While the government may bring the first cases by the end of December, the situation is fluid and timing could slip, according to the people. The investigation is likely to continue after the first cases are filed, said the people, and has the potential to mirror the antitrust division’s long-running probe into auto-parts cartels. That price-fixing investigation has resulted in $2.8 billion in penalties and charges against 46 companies and 65 individuals, of which 31 received prison sentences, according to the Justice Department.

Generic drug companies are also contending with a civil price-fixing investigation by Connecticut Attorney General George Jepsen. Jepsen is seeking to lead a group of states to probe the industry, which could result in cases seeking damages, according to people familiar with the matter. A spokesman for the Connecticut Attorney General’s office declined to comment.

The first subpoenas in the generics investigation were issued by Connecticut in July 2014, while the Justice Department followed in November, according to regulatory filings by the companies. The investigations initially focused on mid-sized U.S. companies and have since extended to the biggest manufacturers and U.S. subsidiaries of overseas companies.

For a QuickTake explainer on drug pricing, click here.

Industry Consolidating

Generic drugs account for 88 percent of prescriptions dispensed in the U.S., according to the Generic Pharmaceutical Association. Generics makers brought in about $70 billion in U.S. sales in 2015, after discounts and rebates to payers, according to Bloomberg Intelligence. The industry has been consolidating over the past few years, led by Teva’s $40.5 billion purchase of Actavis. That’s given the biggest generics manufacturers more pricing power, while companies with smaller portfolios have less.

Digoxin, a heart failure drug, and doxycycline, a widely prescribed antibiotic, are produced by several companies and their pricing histories are under investigation, according to filings from some drugmakers. Medicaid spent 121 percent more on doxycycline from July 2013 to June 2014 compared with a year before, despite 38 percent fewer prescriptions, according to an analysis of data by the Congressional Research Service. Medicaid, which provides health coverage for the poor, also spent 90 percent more on digoxin from 2013 to 2014 compared to the previous year, despite a 16 percent decrease in prescriptions.

Doxycycline, Digoxin

Mylan, Mayne and Par have said they’ve been asked about doxycycline. The drug is also made by Actavis, Sun and Lannett, which haven’t disclosed whether they’ve been asked about it.

Impax, Lannett, Par and Sun all make digoxin, while Covis makes the branded version, called Lanoxin, which it sold to Concordia in 2015. Though Mylan makes a branded version of digoxin, it hasn’t been subpoenaed over that drug, according to a spokeswoman.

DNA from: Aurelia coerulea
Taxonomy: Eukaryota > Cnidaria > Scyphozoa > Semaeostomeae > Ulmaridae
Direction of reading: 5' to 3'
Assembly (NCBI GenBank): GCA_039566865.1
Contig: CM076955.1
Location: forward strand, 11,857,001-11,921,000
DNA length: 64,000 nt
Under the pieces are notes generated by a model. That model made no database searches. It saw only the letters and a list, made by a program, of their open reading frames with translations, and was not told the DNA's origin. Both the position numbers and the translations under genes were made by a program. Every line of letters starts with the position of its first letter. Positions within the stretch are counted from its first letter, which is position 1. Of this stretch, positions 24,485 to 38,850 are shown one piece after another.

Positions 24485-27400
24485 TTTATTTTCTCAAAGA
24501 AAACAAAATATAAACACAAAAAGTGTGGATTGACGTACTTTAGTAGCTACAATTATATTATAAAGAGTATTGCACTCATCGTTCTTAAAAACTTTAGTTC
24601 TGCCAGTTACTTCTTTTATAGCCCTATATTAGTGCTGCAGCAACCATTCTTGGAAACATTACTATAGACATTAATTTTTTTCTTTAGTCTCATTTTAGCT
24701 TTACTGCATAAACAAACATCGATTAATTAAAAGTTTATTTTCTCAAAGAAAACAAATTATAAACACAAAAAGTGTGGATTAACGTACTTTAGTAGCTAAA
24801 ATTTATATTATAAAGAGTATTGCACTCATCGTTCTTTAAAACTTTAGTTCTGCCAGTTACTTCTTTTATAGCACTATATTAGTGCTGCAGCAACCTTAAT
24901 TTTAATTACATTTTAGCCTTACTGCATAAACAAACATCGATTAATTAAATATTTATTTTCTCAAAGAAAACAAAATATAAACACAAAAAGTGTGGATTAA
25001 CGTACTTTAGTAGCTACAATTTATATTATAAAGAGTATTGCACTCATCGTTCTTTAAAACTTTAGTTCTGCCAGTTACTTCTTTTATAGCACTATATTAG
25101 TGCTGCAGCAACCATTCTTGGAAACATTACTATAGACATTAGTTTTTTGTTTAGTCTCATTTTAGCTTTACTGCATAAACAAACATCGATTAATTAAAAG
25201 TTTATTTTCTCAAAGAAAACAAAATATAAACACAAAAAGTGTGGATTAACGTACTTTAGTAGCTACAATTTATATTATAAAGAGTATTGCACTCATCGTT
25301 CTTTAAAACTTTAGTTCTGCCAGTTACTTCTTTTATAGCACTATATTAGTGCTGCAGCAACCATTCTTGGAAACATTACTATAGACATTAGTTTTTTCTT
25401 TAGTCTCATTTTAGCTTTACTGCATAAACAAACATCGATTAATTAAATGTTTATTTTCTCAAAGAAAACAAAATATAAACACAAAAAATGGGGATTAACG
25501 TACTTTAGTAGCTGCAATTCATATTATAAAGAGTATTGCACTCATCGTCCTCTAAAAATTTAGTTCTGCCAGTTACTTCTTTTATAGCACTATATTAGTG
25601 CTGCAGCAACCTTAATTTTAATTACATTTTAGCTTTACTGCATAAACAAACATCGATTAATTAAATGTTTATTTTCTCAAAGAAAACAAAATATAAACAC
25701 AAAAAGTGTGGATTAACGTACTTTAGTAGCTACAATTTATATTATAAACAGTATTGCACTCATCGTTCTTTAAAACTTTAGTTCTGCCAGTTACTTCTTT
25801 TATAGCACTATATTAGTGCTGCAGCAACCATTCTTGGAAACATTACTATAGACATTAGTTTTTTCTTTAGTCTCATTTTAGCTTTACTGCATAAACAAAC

Digoxin prices increased nearly sevenfold in late 2013. Lannett raised the list price to $1.185 a pill from 17 cents on Oct. 16, 2013, for a 100 pack of 250 microgram tablets, according to data from First Databank compiled by Bloomberg. Six days later, Impax matched Lannett’s price, up from 14 cents a pill. At the time, the two companies dominated the market.

Par introduced its own version to the market in January 2014, also at $1.185 a pill. In March 2015, Sun Pharma followed suit. The list price doesn’t take into account discounts or rebates that the manufacturers negotiate confidentially with pharmacies and other purchasers. Impax, Lannett and Par have all disclosed receiving inquiries about digoxin.

Branded Drugs

While it’s not unusual for makers of branded drugs to increase prices year over year, generic treatments are meant to be competitive alternatives that help patients and insurers lower costs. Generics are copies of brand-name drugs designed with the same formulation and performance that come on the market after their branded counterparts lose patent protection.

Digoxin is a derivative of the foxglove plant that has been on the market since the 1930s. There was no shortage of the drug’s active ingredient at the end of 2013, according to the Food and Drug Administration.

Impax said it also had been asked about calcipotriene, a topical solution used for plaque psoriasis. That’s also made by Israel-based Taro, which said it received a subpoena in September, but didn’t specify which drugs it had been asked about.

— With assistance by Emily Cadman, Tom Schoenberg, and Robert Langreth